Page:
Health care in Argentina

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Argentina’s health care system is composed of three sectors: the public sector, financed through taxes; the private sector, financed through voluntary insurance schemes, and the social security sector, financed through obligatory insurance schemes. The Ministry of Health and Social Action (MSAS), oversees all three subsectors of the health care system and is responsible for setting of regulation, evaluation and collecting statistics.

The public sector is funded and managed by Obras Sociales, umbrella organizations for Argentine worker's unions. There are over 300 Obras Sociales in Argentina, each chapter being organized according to the occupation of the beneficiary. These organizations vary greatly in quality and effectiveness. The top 30 chapters hold 73% of the beneficiaries and 75% of resources for all Obras Sociales schemes and the monthly average a beneficiary receives varies from $5-80 dollars per month. [1] MSAS has established a Solidarity Redistribution Fund (FSR) to try to address these beneficiary inequities. Only workers employed in the formal sector are covered under Obras Sociales insurance schemes and after Argentina’s economic crisis of 2001, the number of those covered under these schemes fell slightly (as unemployment increased and employment in the informal sector rose). In 1999, there were 8.9 million beneficiaries covered by Obras Sociales.[2]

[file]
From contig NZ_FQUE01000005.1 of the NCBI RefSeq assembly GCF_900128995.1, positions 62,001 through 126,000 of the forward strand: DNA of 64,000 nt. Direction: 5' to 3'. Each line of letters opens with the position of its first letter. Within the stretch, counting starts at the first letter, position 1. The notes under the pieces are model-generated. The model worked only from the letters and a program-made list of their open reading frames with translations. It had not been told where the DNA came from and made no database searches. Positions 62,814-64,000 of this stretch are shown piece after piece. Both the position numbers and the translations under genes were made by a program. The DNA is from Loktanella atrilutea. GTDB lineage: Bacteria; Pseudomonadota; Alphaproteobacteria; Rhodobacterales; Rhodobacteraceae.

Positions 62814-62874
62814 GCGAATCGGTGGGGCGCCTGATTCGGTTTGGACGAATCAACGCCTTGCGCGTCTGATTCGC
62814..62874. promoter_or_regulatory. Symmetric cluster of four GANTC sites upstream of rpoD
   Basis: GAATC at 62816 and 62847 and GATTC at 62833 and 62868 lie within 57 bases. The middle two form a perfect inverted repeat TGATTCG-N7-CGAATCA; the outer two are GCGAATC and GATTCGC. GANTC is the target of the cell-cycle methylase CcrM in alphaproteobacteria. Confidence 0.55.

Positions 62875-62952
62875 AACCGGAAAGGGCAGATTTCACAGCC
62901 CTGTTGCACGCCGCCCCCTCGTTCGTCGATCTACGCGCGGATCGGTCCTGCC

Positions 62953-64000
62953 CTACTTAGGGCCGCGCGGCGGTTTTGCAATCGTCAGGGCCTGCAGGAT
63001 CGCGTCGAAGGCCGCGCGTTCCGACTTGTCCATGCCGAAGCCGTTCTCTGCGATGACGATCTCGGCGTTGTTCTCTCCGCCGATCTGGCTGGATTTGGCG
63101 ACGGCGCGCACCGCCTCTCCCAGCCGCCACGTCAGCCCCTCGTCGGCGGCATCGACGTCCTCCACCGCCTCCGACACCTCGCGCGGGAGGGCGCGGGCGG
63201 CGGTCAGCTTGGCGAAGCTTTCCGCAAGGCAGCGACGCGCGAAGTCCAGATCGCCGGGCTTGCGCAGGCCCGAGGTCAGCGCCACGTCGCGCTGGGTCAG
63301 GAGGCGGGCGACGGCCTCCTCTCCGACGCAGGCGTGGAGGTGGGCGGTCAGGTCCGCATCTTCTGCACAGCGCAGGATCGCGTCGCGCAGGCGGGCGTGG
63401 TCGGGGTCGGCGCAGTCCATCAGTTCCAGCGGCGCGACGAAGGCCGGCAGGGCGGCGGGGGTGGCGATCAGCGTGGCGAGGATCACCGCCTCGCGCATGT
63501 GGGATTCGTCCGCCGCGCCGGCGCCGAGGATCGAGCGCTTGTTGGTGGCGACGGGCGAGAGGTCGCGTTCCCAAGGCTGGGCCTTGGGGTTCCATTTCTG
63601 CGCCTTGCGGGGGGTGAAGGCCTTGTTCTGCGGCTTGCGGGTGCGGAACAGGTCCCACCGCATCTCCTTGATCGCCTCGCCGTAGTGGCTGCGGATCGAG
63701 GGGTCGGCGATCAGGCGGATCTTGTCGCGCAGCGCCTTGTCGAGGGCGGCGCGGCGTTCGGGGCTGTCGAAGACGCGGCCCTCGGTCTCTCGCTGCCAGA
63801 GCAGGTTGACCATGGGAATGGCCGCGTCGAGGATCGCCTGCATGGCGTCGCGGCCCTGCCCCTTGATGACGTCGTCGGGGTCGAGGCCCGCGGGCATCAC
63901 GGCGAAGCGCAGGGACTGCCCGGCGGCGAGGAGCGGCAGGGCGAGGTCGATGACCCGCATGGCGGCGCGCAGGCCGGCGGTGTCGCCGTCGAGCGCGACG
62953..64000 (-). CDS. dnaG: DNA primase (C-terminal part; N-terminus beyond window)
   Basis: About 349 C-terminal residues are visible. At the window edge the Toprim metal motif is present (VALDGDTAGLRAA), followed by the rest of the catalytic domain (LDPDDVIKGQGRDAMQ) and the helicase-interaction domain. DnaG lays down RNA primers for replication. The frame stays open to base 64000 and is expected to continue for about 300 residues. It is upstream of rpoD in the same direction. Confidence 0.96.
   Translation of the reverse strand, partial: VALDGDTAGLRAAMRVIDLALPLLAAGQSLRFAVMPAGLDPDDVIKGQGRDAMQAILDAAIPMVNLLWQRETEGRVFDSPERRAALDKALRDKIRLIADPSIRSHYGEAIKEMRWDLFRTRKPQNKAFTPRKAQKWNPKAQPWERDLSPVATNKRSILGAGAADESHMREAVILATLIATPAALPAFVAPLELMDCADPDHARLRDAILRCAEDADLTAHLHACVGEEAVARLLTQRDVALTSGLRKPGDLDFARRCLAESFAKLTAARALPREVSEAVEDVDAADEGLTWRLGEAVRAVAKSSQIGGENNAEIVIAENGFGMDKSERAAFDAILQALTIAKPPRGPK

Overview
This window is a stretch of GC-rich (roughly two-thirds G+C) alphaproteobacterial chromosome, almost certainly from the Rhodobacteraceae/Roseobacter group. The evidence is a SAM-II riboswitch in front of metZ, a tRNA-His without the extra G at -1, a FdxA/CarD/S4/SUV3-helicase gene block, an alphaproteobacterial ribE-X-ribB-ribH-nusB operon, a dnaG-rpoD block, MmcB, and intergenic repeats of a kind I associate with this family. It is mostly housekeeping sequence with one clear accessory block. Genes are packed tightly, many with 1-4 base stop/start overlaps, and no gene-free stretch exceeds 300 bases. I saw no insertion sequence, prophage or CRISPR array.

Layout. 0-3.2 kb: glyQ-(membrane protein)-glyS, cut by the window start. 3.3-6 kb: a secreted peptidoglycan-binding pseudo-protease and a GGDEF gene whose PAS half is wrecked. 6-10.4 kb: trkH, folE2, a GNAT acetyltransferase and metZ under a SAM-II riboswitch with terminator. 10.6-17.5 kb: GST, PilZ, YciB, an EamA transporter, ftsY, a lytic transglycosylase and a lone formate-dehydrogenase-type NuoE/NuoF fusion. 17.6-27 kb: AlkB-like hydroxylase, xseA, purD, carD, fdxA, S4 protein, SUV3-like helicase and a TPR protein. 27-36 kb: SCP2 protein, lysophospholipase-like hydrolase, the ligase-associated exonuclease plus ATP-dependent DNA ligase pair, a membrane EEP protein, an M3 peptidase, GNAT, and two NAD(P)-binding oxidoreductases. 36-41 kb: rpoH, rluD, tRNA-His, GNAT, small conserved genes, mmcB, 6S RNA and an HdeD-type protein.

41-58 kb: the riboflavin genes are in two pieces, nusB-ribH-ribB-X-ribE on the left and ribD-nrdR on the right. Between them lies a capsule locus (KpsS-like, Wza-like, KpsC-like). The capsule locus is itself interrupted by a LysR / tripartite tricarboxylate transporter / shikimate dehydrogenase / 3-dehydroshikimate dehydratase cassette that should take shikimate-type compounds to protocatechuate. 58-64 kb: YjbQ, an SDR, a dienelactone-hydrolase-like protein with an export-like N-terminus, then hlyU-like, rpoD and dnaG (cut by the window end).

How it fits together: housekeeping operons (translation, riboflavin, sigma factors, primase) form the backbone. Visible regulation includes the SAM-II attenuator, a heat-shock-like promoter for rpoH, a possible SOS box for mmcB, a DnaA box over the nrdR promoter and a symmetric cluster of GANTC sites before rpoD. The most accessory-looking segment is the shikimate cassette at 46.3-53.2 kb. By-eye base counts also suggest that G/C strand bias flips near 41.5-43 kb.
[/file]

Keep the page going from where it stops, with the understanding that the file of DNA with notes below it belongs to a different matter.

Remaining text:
The private health care sector in Argentina is characterized by great heterogeneity and is made up of a great number of fragmented facilities and small networks; it consists of over 200 organizations and covers approximately 2 million Argentines.[3] Private insurance often overlaps with other forms of health care coverage, thus it is difficult to estimate the degree to which beneficiaries are dependent on the public and private sectors. According to a 2000 report by the IRBC, foreign competition has increased in Argentina’s private sector, with Swiss, American and other Latin American health care providers entering the market in recent years. This has been accompanied by little formal regulation.[4]

The public system serves those not covered by Obras Sociales or private insurance schemes. It also provides emergency services. According to above-mentioned IRBC report, Argentina’s public system exhibits serious structural deterioration and managerial inefficiency; a high degree of administrative centralization at the provincial level; rigidity in its staffing structure and labour relationships; no adequate system of incentives; inadequate information systems on which to base decision-making and control; serious deficits in facilities and equipment maintenance; and a system of management ill-suited to its size.

The public system is highly decentralized to the provincial level; often primary care is even under the purview of local townships. Since 2001, the number of Argentines relying on public services has seen an increase. According to 2000 figures, 37.4% of Argentines had no health insurance, 48.8 were covered under Obras Sociales, 8.6% had private insurance, and 3.8% were covered by both Obras Sociales and private insurance schemes.[5]

References

  1. IDRC Reshaping Health Care in Latin Americahttp://www.idrc.ca/en/ev-35159-201-1-DO_TOPIC.html.
  2. Armando Barrientos "Reforming Health Insurance in Argentina and Chile" Health Policy and Planning 15(4): 420
  3. IDRC Reshaping Health Care in Latin Americahttp://www.idrc.ca/en/ev-35159-201-1-DO_TOPIC.html.
  4. IDRC Reshaping Health Care in Latin Americahttp://www.idrc.ca/en/ev-35159-201-1-DO_TOPIC.html.
  5. Armando Barrientos "Reforming Health Insurance in Argentina and Chile" Health Policy and Planning 15(4): 420

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